New Immunological Insights Transforming Transplant Medicine
Posted in GUMC Stories
MARCH 28, 2014—Sixty years ago, the first successful live donor kidney transplant procedure was performed in Boston between a man and his twin brother. Since then, kidney transplants have become routine, and rapid advances in the field have paved the way for transplants of more complicated organs such as the brain, heart, lung and even intestine.
Yet tricking the body’s immune system to accept a foreign organ—without compromising its ability to fight off bacteria and other pathogens—remains the biggest challenge in transplant medicine, according to a panel of experts speaking at a Georgetown University Medical Center (new window) (GUMC) event.
Doctors Speak Out (new window), a quarterly series that convenes experts on timely health-related topics, was held Thursday, March 20, at Georgetown on “The Miracle of Transplantation: Kidney, Liver, Bone Marrow, Intestine, Heart …”
The panel comprised Thomas Fishbein, MD (new window), and Michael Zasloff, MD, PhD (new window), both co-directors of the Center for Translational Transplant Medicine at GUMC, and Louis M. Weiner, MD (new window), director of Georgetown Lombardi Comprehensive Cancer Center (new window). Veteran medical journalist Nancy Shute, who reports for NPR among other outlets, moderated the discussion.
Tricking Our Immune Response
Organ rejection occurs because the body’s immune system is capable of detecting—and attacking—something that doesn’t belong or because the transplanted organ rejects the recipient’s body. Transplant researchers are focused on ways to silence that natural immune response, said Fishbein, also a professor of surgery.
“While our whole body is designed to reject that new and dangerous insult, we have to manipulate or trick that immune response in some way to allow that organ to function in the body that we put it in,” he said.
According to Zasloff, also an adjunct professor of surgery, the ideal scenario in transplant surgery would be to tamp down the recipient’s immune system but in a more targeted and specific way than is possible with currently available drugs.
“We have very powerful drugs, but they knock the heck out of the immune system and cause a lot of collateral damage,” Zasloff said.
Two Immune Systems
Zasloff explained that the body actually has two different immune systems, each with its own army of cells and biological mechanisms that co-exist: the adaptive immune system, which fights foreign tissue, and the innate immune system, which fends off pathogens. Understanding the distinction between the two is key to fine-tuning transplant medicine, he said.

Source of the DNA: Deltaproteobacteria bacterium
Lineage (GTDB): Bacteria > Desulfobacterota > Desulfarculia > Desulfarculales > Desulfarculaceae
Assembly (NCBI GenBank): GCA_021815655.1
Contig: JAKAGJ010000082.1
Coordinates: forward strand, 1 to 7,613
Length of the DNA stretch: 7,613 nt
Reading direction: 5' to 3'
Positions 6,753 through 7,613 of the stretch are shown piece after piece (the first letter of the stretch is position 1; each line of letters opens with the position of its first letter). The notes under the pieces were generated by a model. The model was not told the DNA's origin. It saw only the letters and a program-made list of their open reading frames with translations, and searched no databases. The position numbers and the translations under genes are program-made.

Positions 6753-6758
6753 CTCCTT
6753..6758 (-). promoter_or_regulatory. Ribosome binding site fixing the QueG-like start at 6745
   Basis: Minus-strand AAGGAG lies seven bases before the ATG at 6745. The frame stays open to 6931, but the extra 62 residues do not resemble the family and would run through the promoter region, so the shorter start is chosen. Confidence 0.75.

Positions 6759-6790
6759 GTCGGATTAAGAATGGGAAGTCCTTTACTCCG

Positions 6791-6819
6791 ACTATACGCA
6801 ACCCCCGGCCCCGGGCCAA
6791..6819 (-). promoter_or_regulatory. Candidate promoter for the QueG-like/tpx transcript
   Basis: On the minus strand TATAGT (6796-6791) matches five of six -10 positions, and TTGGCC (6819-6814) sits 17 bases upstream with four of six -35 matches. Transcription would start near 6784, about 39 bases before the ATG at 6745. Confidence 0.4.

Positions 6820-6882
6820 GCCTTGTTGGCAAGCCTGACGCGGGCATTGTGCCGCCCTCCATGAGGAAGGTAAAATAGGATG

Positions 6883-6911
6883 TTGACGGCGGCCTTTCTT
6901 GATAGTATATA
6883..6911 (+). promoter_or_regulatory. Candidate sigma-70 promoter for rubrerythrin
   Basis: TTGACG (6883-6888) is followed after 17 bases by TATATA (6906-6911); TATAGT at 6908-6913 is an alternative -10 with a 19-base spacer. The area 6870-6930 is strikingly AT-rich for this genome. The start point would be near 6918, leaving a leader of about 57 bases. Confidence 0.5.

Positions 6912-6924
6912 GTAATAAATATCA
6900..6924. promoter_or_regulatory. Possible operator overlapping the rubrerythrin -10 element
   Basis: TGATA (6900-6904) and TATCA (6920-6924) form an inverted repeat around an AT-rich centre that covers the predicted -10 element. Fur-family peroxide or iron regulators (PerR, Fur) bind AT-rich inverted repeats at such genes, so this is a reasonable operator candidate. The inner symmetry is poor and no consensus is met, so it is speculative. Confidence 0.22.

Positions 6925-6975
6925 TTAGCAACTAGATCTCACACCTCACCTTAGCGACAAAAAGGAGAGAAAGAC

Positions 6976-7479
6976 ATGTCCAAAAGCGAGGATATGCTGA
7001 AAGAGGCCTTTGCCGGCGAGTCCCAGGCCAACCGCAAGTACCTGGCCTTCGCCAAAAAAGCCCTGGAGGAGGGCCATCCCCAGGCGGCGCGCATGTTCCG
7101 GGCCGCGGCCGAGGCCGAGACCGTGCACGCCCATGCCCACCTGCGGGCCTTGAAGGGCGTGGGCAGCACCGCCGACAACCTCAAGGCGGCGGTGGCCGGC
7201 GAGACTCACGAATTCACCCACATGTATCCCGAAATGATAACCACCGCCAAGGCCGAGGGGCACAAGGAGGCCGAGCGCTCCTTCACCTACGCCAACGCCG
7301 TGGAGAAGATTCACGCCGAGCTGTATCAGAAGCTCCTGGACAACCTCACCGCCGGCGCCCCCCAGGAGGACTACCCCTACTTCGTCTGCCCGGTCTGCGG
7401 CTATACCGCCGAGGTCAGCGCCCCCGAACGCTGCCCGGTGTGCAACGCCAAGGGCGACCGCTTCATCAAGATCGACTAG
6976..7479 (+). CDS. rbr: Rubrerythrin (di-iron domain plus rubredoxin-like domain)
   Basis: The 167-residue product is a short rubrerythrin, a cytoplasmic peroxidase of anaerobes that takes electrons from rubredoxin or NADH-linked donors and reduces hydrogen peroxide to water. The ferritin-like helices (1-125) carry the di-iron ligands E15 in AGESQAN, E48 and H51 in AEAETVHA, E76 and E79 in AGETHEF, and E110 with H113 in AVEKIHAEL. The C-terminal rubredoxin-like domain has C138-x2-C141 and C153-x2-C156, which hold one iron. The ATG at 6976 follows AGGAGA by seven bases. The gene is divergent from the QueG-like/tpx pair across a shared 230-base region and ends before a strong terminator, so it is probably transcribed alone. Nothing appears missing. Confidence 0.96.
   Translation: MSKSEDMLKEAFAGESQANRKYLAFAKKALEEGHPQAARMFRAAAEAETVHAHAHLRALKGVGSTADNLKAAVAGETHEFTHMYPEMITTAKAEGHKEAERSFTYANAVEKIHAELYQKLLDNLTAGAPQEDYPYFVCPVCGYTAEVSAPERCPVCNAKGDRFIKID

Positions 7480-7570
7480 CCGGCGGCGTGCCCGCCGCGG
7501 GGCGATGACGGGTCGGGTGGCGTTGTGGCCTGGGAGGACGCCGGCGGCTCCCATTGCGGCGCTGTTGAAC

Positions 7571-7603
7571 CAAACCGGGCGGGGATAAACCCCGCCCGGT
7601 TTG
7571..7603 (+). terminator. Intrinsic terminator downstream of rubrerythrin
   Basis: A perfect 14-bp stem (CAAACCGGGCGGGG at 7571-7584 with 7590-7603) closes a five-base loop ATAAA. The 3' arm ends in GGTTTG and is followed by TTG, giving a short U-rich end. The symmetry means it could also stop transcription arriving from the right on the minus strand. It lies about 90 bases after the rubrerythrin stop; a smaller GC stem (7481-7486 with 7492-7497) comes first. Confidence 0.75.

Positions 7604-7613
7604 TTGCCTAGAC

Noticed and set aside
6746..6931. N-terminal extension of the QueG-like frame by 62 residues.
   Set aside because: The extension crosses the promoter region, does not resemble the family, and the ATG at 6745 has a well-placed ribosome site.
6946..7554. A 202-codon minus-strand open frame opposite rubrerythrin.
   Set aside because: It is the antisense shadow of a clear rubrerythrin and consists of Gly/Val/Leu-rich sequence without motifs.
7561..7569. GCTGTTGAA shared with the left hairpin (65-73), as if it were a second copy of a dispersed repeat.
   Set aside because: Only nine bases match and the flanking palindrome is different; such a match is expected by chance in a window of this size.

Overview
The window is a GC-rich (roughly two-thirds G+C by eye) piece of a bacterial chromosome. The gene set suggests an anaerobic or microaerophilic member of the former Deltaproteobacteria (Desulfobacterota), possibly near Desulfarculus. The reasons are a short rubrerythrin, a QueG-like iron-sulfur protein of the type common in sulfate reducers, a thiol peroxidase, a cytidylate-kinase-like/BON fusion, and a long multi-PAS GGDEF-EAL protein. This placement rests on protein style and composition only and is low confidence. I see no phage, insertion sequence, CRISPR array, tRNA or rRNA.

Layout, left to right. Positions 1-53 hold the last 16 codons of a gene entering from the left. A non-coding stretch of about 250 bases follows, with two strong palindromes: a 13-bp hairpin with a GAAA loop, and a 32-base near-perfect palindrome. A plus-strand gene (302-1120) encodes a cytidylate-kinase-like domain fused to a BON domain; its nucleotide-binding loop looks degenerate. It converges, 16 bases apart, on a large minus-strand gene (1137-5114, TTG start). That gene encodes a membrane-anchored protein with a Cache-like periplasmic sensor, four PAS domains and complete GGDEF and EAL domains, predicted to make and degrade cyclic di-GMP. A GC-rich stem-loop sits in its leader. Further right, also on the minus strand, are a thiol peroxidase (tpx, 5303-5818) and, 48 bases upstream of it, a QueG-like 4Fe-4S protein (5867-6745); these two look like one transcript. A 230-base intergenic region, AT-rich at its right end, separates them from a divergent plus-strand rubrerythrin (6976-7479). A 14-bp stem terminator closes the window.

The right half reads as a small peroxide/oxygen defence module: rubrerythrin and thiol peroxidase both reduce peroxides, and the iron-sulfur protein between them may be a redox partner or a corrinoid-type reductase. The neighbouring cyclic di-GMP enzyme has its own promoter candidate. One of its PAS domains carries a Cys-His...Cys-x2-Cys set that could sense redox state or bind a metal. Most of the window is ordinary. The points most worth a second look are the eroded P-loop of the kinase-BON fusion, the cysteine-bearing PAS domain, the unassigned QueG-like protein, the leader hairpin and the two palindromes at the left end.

It is important to maintain the integrity of the “hard-wired” innate immune system and to respect the importance of the body’s naturally occurring microbes.
“We have come to realize that we have to live in harmony with bacteria. In some cases our normal [hygienic] practices have disturbed that,” Zasloff said.
Cancer and Immunity
Another important facet of transplant science is related to cancer; bone marrow transplants are a common treatment for patients with certain cancers such as leukemia and lymphoma. Increasingly refined bone marrow transplant techniques have dramatically changed the way these cancers are treated, according to Weiner.
“It’s an extraordinarily exciting time in bone marrow transplant. We used to give whoppingly high doses of chemotherapy. Now we need to give just enough chemotherapy to get the cancer under control, do the transplant and let the immune system do its thing,” Weiner said.
In bone marrow transplant, cancerous marrow is replaced with healthy marrow, staving off blood cancers such as leukemia as well as other diseases. Yet because finding the ideal donor match is so complicated, the ability to access and apply the latest research and conduct more sophisticated procedures is essential to overcoming immunological hurdles.
To this end, Georgetown Lombardi, the cancer center Weiner heads, has partnered with the John Theurer Cancer Center at Hackensack University Medical Center—the fourth largest bone marrow transplant program in the country—to offer the residents of the Washington region the most sophisticated techniques in bone marrow transplant.
Lessons From Cancer Cells
Cancer cells also hold valuable secrets for organ transplant scientists like Fishbein and Zasloff. Tumors are able to grow unchecked because cancer cells mysteriously trick the body into thinking they belong there, effectively shutting down the body’s normal reaction to detect and attack them.
To combat this, researchers are working to craft antibodies that can block the tumor cells’ ability to deactivate this immune response, thereby “switching off the mechanism that allows cancer cells to remain invisible,” Weiner said.
Fishbein said solid-organ transplant researchers hope to learn more about the human immune systems from these tumor cells.
“We are looking at how cancer is so clever as to evade the immune system and manipulate it to its advantage, to harness the power that cancer has figured out and that we haven’t, and to utilize it for good and not for bad,” he said.
The ability to transplant an organ and trick the immune system to automatically accept that organ, thus achieving the state researchers refer to as “tolerance,” is the “holy grail” of transplant science for the next 10 to 15 years, Fishbein added.
By Lauren Wolkoff